As for recreational opportunities, there are several in and around Mount Horeb. The Military Ridge State Trail parallels Main Street, giving walkers and bikers easy access to refuel at local establishments, such as pizza at Grumpy Troll Brew Pub or sandwiches at Sunn Cafe, or fix a flat tire at Trail This Bicycle Shop. People can also head to Stewart Lake County Park or the aquatic center for a dip in the summer, Tyrol Basin to ski or snowboard in the winter, and Norsk Golf Club to play nine holes of golf or go bowling. Other popular attractions include the expansive views at Blue Mound State Park and the Cave of the Mounds, where it’s 50 degrees year-round underground.
“It’s authentic, genuine, and unique, and the community itself is incredibly inviting and embracing of people coming in,” McChesney Johnson said. That welcoming mentality is definitely on display during Mount Horeb’s annual events, such as the Art Fair in July, Brew Fest in September, and Fall Heritage Festival in October. King said that the “community is definitely very much a family; everyone pitches in and puts 100 percent of effort into the things we do,” which is even more apparent during the volunteer-run Summer Frolic.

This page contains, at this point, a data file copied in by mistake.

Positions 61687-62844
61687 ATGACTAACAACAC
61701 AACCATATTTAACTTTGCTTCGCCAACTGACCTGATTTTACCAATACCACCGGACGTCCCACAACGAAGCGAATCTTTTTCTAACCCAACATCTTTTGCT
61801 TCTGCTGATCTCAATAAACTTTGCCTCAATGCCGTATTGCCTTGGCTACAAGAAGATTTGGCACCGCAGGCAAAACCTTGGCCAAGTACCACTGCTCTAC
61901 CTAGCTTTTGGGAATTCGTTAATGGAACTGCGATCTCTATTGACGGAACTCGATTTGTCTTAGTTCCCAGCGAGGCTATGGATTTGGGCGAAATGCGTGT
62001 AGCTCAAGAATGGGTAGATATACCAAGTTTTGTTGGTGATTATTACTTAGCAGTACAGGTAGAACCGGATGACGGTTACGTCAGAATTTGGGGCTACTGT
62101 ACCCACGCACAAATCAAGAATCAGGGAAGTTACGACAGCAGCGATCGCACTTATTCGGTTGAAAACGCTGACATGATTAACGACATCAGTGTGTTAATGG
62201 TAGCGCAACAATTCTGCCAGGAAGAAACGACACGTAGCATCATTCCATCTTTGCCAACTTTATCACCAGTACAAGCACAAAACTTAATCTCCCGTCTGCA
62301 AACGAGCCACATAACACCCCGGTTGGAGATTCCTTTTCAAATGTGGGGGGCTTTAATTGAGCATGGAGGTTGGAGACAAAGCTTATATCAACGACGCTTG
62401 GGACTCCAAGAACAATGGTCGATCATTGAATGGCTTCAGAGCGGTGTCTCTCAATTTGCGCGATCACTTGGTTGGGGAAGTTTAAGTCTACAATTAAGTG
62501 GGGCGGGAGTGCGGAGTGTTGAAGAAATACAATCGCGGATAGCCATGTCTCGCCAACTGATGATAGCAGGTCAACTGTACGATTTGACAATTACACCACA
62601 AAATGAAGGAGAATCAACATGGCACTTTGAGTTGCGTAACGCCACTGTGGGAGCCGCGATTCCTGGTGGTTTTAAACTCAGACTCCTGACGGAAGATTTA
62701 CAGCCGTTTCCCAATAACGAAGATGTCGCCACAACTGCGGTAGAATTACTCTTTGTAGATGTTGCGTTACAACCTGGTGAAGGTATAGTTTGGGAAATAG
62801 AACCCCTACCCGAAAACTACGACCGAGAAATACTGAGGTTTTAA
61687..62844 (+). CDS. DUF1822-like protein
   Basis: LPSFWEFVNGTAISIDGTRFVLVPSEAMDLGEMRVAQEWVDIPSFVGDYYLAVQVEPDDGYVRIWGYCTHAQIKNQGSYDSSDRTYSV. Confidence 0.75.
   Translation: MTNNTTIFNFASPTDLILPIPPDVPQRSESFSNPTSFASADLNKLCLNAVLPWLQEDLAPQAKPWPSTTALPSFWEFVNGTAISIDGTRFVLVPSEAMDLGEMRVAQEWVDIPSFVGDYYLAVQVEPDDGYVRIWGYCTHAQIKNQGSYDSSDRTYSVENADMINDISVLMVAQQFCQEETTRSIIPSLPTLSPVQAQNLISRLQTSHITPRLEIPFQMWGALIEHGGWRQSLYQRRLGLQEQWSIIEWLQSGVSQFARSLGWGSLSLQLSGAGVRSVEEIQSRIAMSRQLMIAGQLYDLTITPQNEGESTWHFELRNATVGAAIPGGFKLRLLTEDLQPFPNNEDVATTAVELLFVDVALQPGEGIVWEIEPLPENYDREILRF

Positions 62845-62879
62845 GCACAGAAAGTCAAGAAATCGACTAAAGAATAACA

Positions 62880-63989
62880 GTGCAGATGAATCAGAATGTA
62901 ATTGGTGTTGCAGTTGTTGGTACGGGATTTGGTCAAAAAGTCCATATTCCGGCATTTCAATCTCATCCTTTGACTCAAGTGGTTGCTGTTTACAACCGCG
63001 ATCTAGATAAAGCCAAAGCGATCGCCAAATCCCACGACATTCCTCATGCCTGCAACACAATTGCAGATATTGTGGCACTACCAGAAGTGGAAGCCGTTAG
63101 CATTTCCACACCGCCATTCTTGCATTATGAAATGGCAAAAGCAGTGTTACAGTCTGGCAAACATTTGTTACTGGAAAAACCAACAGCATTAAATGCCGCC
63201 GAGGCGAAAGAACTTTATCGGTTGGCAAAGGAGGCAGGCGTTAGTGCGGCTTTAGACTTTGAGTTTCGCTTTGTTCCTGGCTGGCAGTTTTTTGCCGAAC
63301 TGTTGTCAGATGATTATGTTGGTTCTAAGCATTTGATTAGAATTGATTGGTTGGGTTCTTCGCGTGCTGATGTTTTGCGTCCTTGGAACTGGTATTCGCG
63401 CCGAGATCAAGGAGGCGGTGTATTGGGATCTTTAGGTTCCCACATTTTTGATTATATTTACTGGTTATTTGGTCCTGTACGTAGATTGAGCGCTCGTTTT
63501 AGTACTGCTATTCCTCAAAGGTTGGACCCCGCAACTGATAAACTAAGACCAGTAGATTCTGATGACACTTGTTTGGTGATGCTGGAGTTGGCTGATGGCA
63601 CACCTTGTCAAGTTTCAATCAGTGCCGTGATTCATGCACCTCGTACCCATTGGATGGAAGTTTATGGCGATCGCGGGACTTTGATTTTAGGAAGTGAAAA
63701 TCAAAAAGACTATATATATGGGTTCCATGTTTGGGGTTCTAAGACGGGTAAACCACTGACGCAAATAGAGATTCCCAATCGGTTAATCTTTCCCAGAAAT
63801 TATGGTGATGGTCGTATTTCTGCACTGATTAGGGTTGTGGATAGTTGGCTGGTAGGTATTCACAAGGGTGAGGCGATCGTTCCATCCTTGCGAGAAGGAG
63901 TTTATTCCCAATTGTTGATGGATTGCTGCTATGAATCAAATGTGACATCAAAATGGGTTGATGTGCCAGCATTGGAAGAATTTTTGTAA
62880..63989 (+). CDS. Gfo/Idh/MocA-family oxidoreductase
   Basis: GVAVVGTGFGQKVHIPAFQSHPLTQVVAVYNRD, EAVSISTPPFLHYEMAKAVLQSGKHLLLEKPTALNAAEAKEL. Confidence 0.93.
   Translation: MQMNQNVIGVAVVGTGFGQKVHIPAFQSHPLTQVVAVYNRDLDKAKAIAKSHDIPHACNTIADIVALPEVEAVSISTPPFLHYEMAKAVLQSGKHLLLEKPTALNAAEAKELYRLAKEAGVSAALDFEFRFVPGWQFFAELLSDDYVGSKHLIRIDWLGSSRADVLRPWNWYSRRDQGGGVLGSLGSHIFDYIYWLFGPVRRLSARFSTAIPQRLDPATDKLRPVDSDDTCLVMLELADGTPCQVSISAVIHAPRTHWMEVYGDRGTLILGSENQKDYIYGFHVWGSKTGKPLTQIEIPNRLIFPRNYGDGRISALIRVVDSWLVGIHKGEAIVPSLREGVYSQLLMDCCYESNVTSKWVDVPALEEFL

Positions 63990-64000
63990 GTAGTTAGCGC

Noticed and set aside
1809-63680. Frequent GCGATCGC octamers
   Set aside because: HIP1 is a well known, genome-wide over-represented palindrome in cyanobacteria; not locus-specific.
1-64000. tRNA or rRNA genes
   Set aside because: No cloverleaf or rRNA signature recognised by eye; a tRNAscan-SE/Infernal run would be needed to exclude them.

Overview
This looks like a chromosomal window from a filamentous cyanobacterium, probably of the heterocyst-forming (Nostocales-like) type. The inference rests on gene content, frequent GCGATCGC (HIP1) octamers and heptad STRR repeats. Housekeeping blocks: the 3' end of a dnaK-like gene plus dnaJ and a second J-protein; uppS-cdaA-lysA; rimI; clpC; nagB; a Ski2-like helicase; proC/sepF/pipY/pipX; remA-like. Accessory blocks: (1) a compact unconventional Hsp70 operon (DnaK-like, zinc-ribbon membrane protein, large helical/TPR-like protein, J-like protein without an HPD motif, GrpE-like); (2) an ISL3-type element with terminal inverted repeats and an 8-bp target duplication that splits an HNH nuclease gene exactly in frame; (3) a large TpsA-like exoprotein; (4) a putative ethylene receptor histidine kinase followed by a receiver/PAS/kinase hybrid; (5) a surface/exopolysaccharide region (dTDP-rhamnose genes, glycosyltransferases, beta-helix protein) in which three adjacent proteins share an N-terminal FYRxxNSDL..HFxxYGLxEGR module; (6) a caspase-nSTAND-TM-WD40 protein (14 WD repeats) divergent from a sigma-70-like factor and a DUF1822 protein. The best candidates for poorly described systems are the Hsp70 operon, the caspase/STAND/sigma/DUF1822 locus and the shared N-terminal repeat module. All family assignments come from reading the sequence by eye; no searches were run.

And you’re sure to remember the village’s display of carved wood and concrete trolls scattered throughout downtown. “People love looking at the trolls and taking pictures with them,” King said. To learn how the Trollway came to be in the 1980s when the bypass was built, stop by the Scandinavian Open House Imports or the chamber/visitor center on Main Street. In folklore, Graber said trolls are said to “protect the jewels of the earth,” which is interpreted in Mount Horeb as its wonderful citizens.